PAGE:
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Alternative forms[edit]


From the Latin innuendō (by nodding), ablative singular form of innuendum (a nodding), gerund of innuō (I give a nod).


  • IPA(key): /ˌɪnjuˈɛndəʊ/
  • Rhymes: -ɛndəʊ
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innuendo (plural innuendoes or innuendos or innuendis)

  1. A derogatory hint or reference to, or (often sexual) insinuation about, a person or thing.
    She made a devious innuendo about her opponent, who was embarrassed.
    • 1831, L[etitia] E[lizabeth] L[andon], chapter XV, in Romance and Reality. [], volume III, London: Henry Colburn and Richard Bentley, [], →OCLC, page 273:
      At dinner, a dish of stewed eels made Mr. Higgs a little pensive, and he remarked, "that the fair sex slipped through your fingers just like eels." This innuendo was, however, all that disturbed the enjoyment of the day, whose hilarity, as the newspapers say of a public dinner, was prolonged to a late hour.
  2. A remark that is suggestive of something sexual without stating it explicitly.
    • 1995, Bunmi Sofola, Yours Sincerely: Selected Writings of Bunmi Sofola:
      We were both quite good friends and apart from the playful innuendos about having an affair together we never really did anything.
    • 1998, Anna Banks, Stephen P. Banks, Fiction and Social Research: By Ice Or Fire, Rowman & Littlefield, →ISBN, page 43:
      Later in this phone call, Frank assk Libby on a date, and she accepts the invitation. [...] A similar road toward flirtatious innuendo seems to be at work in the following example. / FIELD NOTE / Fred: Who's that beautiful girl in that great sports car?! / Shirley: ((lightheartedly)) Shut up and get in the car! / Fred: You mean I get to ride with the beautiful girl? / {{[...] Fred offers a courtly compliment, which Shirley brushes aside with a rude retort. This creates an unusual event, and Fred's persistent repetition of the compliment makes a flirtatious intention seem likely.}} Of course, flirtatious may be touched off by more marked sexual innuendo. / FIELD NOTE / ((co-workers are working late, finishing a project)) / Velma: You know how it is when you're close but can't stop. / Sid: ((starts to give Velma a shoulder rub)) / Velma makes a comment with a possible sexual meaning, and Sid responds by initiating body contact (in a public place) to show that he hears (and follows up on) the sexual double entendre.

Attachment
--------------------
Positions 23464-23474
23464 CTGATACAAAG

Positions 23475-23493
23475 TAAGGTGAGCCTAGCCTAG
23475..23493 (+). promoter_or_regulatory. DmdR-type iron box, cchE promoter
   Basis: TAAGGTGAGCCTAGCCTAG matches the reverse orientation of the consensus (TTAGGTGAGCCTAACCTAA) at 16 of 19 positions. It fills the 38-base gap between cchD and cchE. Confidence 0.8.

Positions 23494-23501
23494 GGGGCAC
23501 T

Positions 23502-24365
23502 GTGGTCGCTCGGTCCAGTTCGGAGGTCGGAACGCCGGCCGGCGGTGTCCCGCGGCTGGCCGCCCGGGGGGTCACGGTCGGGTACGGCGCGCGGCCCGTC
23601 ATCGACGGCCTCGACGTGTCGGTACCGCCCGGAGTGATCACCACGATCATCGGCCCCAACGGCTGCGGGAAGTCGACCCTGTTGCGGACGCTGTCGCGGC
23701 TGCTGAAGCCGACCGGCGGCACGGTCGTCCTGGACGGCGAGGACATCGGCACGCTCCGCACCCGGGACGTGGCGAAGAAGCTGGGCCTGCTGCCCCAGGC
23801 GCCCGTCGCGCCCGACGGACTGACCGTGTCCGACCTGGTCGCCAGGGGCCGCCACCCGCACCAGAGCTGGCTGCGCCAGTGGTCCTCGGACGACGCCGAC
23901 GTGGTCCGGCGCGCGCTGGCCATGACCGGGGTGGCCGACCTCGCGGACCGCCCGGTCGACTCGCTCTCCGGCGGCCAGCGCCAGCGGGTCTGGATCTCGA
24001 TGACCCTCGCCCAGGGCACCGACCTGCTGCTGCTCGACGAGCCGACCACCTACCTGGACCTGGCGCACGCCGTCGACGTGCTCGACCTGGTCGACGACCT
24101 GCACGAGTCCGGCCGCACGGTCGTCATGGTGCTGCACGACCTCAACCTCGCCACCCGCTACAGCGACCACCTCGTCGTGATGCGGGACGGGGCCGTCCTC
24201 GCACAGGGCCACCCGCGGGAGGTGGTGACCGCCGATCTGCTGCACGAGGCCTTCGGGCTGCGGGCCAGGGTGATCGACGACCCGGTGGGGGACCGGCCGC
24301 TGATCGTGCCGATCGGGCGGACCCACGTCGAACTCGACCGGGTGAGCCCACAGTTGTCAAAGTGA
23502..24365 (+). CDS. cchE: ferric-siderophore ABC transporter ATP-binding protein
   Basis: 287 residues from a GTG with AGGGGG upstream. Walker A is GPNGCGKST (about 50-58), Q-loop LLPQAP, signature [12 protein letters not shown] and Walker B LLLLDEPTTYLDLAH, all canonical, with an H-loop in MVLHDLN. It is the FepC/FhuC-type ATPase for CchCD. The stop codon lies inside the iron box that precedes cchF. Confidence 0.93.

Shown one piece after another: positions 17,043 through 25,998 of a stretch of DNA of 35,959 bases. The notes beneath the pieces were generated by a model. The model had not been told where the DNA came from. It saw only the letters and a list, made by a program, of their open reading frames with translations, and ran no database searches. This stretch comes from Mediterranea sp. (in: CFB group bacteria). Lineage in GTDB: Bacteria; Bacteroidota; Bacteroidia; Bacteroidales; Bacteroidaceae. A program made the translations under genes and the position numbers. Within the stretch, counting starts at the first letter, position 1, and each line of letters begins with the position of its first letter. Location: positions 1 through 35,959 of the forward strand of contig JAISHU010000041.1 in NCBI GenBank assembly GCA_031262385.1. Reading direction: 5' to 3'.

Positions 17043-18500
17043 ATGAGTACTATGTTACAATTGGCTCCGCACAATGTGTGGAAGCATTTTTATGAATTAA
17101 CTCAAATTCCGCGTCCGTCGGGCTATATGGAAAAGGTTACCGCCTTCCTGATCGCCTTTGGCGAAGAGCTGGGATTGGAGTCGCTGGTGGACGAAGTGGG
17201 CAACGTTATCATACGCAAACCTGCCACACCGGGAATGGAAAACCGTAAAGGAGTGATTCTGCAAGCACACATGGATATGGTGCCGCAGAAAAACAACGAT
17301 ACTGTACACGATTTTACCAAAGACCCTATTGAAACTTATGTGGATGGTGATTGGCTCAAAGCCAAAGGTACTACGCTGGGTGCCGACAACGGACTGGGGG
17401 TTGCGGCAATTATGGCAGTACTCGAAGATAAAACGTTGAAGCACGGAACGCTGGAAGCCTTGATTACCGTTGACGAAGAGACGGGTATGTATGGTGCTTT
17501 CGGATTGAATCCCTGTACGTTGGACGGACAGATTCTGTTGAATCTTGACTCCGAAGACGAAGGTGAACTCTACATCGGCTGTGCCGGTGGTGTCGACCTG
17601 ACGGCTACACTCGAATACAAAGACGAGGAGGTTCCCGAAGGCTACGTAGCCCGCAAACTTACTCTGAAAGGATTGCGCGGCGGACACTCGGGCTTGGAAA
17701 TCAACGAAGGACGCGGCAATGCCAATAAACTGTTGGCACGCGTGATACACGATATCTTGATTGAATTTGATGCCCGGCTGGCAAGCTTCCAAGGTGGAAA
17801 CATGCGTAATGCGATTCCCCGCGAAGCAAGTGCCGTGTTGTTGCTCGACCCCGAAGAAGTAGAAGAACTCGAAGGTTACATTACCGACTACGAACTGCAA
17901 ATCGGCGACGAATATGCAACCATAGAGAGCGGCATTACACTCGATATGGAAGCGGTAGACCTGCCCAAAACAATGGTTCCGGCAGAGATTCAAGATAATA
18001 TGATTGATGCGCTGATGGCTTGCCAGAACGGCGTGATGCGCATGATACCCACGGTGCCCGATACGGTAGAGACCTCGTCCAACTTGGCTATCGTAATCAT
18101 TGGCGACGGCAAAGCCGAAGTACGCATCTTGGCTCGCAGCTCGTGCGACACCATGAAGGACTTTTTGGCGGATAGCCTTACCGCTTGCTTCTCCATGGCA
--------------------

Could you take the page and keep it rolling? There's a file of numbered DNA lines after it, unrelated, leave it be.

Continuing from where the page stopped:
• 2012 January 15, Paulina Palmer, The Queer Uncanny: New Perspectives on the Gothic, University of Wales Press, →ISBN, page 65:
      Donoghue represents the closet in Stir-Fry as a performance space of playful innuendo and verbal wit, while Hensher describes it in Kitchen Venom as an existential site to which the subject retreats in a paranoid attempt to avoid cultural and social definition.
    • 2016 September 29, Jane K. Cowan, Dance and the Body Politic in Northern Greece, Princeton University Press, →ISBN, page 157:
      This is kalaburi, a joking banter that includes stories, jokes, wordplays (puns and double entendres, which are often sexual), and playful innuendo.
  3. (logic) A rhetorical device with an omitted, but obvious conclusion, made to increase the force of an argument.
  4. (law) Part of a pleading in cases of libel and slander, pointing out what and who was meant by the libellous matter or description.

Derived terms[edit]



innuendo (third-person singular simple present innuendos, present participle innuendoing, simple past and past participle innuendoed)

  1. (transitive, law) To interpret (something libellous or slanderous) in terms of what was implied.
    • 1894, Frank Towers Cooper, A Handbook of the Law of Defamation and Verbal Injury, page 119:
      A statement that a person's presence at a certain club may be "irksome," may be innuendoed that the person is of such bad character as not to be a fit associate with honourable men.

Further reading[edit]





  1. dative gerund of innuō